Before Passover, Jesus goes up to the temple in Jerusalem. He sees that it has been turned into a market, and becomes enraged. Jesus whips, drives out vendors and animals, turns tables, scatter the coins.
How important is this? Why does that day mark the end of the temple and the end of the sacrifices that were made there?
This temple was not only the meeting place with God, but the greatest proof that Israel was the people of God and that the Lord was the only God. Since Solomon had built it for the first time, nearly 1000 years had passed.
“Jesus found in the temple those who sold oxen, sheep, and doves“. Such commerce is necessary, because people coming from afar cannot bring their own animals. Only first-rate, unblemished animals are acceptable for sacrifice, and it would be difficult to maintain an animal in perfect condition. A money exchange is also required. A number of scholars say that Roman coins were unsuitable because they bore images of Caesar and inscriptions regarding his deity. Making a whip of cords, Jesus drives out the large animals from the temple.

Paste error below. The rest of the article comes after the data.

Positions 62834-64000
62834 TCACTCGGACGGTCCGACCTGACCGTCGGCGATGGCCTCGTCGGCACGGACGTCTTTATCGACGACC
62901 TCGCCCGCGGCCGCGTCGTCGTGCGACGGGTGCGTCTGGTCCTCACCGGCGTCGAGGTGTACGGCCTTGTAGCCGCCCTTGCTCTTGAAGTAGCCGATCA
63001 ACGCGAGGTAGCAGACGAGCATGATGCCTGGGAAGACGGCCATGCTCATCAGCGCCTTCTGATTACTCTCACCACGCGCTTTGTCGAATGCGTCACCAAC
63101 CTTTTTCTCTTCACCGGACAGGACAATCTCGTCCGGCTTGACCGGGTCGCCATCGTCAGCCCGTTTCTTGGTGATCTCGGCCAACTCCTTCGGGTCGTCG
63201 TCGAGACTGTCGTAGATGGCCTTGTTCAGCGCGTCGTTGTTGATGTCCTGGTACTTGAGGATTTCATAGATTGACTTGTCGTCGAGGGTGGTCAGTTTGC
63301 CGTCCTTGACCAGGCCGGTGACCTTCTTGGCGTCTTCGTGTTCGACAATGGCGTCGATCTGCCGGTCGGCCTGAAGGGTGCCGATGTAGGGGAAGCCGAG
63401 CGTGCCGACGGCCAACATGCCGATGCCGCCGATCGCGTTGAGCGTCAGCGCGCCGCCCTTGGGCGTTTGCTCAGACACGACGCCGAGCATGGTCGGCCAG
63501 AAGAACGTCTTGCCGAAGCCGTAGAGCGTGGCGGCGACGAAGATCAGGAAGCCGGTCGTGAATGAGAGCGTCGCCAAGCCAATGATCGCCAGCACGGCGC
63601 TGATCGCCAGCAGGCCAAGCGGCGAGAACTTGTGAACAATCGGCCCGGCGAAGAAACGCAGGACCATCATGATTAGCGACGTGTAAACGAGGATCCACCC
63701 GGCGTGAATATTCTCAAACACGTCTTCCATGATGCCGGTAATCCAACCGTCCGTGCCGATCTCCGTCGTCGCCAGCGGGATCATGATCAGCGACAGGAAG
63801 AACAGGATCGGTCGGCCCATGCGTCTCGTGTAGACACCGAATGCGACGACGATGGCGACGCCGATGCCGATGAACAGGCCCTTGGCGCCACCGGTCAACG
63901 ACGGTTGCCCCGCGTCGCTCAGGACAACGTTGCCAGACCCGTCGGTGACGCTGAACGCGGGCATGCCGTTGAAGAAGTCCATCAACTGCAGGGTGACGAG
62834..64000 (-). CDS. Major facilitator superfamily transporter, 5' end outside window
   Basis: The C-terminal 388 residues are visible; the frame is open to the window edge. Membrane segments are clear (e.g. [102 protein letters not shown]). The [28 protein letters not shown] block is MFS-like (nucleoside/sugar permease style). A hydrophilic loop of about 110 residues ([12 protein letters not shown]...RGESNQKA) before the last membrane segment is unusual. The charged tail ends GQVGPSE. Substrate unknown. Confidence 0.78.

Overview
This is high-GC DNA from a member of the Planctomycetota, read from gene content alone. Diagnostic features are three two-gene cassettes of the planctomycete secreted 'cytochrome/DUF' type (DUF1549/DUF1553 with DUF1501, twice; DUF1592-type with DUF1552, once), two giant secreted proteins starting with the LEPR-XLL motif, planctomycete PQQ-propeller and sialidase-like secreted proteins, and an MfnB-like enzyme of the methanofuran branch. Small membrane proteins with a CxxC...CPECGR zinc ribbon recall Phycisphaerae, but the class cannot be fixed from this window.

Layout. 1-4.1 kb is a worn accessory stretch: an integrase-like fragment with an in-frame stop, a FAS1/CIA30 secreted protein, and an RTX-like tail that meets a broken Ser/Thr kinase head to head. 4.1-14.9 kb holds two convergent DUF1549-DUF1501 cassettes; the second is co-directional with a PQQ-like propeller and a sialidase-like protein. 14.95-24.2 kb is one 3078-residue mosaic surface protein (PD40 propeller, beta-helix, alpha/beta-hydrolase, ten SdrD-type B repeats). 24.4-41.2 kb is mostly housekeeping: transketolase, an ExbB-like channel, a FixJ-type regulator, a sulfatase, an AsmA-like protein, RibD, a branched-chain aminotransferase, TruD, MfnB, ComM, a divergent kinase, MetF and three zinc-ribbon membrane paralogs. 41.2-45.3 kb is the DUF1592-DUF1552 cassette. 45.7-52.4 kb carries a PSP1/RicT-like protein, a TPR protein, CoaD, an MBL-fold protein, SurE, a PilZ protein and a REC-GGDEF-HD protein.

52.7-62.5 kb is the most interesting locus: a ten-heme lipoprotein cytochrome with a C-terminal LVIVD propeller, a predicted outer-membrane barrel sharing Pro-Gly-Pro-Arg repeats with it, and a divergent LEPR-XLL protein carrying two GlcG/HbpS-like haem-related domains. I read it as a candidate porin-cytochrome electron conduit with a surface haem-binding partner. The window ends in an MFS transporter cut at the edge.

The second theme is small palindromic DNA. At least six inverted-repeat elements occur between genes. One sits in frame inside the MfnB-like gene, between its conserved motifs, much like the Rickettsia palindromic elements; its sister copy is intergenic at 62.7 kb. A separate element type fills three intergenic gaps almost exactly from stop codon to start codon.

Now Jesus enters the temple and does the purification announced by the prophets Zacharias and Malachi. Jesus not only expelled animals, vendors, and exchangers, but also removed the temple from being a meeting place with God and took away all the value of the sacrifices that were made there. From this day on, the place to find God will be Jesus himself. It is Jesus’ body, the new temple, the place where people can come to meet with God. In his epistles to the Corinthians, Paul says that our bodies are temples too, the dwelling place of the Holy Spirit (1 Cor 3:16; 6:19).